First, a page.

American Visionary Art Museum founder and director Rebecca Alban Hoffberger calls the museums’ new exhibition, “Human, Soul & Machine: The Coming Singularity,” opening on Oct. 5, one of the most important and most prescient ones AVAM has ever developed.
Although the multiple issues raised by technology’s ever-growing impact on our society are the subjects of many creative projects, Hoffberger pointed out that recent events — such as the gathering of journalists’ phone records, secret drone strikes and the recent chemical attack allegedly carried out by the Syrian government against its own citizens — have only made the exhibition more timely and the questions it raises more critical.
“We didn’t want to make the exhibit fearsome,” said Hoffberger, who curated “Human, Soul & Machine.” “In fact, we bent over backwards to show the positive effects of technology. But as with all of our exhibitions, the themes we explore are not good or bad, just powerful.”
In addition to the issues of privacy, surveillance and chemical warfare, the exhibition also examines technology’s impact on employment and manufacturing, longevity and health, farming and food, creative invention and entertainment through the work of more than 40 visionary artists, futurists and inventors, including artist, composer and cyborg activist Neil Harbisson.
Born with achromatopsia, a condition that does not allow him to see colors, Harbisson, since 2003, has been able to “hear colors” and to “perceive colors outside the ability of human vision” with the assistance of the “eyeborg,” a cybernetic eye he helped to develop, which is permanently attached to his head. Since the attachment of his eyeborg, Harbisson, 31, has created “sonochromatic” art-work that explores the relationship between color and sound and the relationship between bodies and cybernetics. In 2010, he co-founded the Cyborg Foundation for research, creation and promotion of products related to extending and creating new senses and perceptions by applying technology to the human body.
The exhibition also includes, among other works, Kenny Irwin Jr.’s “Robotmas” installation, a selection of Alex Grey’s Sacred Mirrors, O.L. Samuels’ 7-foot-tall “Godzilla,” Adam Kurtzman’s full-sized “Bride of Frankenstein,” Rigo 23’s drone-protesting drawings, Allen Christian’s life-sized “Piano Family” and Fred Carter’s wood carvings.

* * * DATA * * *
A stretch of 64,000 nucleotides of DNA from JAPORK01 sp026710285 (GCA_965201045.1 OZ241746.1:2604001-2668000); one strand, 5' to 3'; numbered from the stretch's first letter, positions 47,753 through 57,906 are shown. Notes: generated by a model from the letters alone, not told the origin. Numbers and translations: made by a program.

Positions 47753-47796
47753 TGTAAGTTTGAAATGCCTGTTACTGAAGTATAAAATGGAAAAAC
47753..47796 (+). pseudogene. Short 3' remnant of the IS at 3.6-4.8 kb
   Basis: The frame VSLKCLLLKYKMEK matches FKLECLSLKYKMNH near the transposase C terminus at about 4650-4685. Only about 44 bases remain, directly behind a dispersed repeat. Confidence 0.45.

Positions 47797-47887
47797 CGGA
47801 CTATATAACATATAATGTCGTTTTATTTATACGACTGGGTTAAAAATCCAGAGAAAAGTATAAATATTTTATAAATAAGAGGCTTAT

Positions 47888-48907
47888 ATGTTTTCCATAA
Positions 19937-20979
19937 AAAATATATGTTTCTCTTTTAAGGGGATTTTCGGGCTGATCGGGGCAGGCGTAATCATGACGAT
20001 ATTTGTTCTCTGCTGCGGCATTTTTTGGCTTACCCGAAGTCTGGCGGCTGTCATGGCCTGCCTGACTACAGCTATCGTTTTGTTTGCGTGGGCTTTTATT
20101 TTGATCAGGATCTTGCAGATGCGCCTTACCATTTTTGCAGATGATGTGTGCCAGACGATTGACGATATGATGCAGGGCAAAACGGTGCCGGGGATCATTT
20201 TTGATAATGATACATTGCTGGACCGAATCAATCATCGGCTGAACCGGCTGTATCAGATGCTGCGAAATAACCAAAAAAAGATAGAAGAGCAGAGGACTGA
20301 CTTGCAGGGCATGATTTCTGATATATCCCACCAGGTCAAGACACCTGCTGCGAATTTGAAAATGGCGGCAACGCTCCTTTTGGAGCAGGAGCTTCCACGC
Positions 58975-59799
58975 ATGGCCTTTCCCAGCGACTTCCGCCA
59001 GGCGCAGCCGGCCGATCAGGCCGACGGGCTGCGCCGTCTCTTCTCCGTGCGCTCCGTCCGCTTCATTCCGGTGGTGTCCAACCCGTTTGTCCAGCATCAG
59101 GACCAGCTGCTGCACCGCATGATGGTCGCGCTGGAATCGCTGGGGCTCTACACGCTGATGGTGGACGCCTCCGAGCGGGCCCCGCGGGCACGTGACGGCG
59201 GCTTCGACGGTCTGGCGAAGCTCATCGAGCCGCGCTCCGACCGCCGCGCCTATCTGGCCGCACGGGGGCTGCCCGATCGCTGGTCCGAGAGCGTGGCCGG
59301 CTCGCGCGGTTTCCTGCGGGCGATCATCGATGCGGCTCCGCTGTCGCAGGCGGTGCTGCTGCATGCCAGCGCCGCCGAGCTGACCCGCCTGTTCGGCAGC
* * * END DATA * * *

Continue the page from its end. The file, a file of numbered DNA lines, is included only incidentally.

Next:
“I want people to be literate and informed about how much information is out there,” said Hoffberger. “When people think, how can the government possibly be listening to every phone call they make, [they should know that] we now have technology to store so much more data than ever before. People worry about this, but we are in a time where anything that can be encrypted can be decrypted. If the government is doing things wrong, it will be harder for them to get away with it.”
The hope, she said, is that we can harness all of this technology and intellectual capacity to create a better world.
More At Museums
While the AVAM zeros in on what’s new in the world, the Maryland Science Center travels back in time with “Mummies of the World: The Exhibition,” which opens on Sept. 28. The exhibition features the largest collection of real mummies ever assembled from Europe, Asia, Oceania and Ancient Egypt, some as old as 6,500 years. The exhibition was developed by American Exhibitions Inc. The corporation’s president is Jewish Baltimore native Marc Corwin. For more information, visit mdsci.org or mummiesoftheworld.com.
Opening on Sept. 8, the Baltimore Museum of Art presents “Morris Louis Unveiled,” featuring the work of the late Morris Louis (born Morris Louis Epstein), a founder of the Washington Color School (a visual-art movement of the late 1950s through the mid-1960s). Louis was born, raised and educated in Baltimore. The exhibition includes more than 25 works, including several large-scale paintings, a number of rarely seen drawings and related works by Klee, Miro, Matisse, Picasso and Pollack, all artists who influenced
Louis’ work. For more information, visit artbma.org.
The Jewish Museum of Maryland opens its fall exhibition, “Passages Through Fire: Jews in the Civil War,” on Oct. 13. The exhibition, originated by the American Jewish Historical Society and the Yeshiva University Museum, explores how the Civil War impacted American Jewish life, incorporating rarely seen objects, photographs and letters and three original short films. “Passages Through Fire” also provides informal education opportunities for youngsters with four hands-on activity stations. For more information, visit jewishmuseummd.org.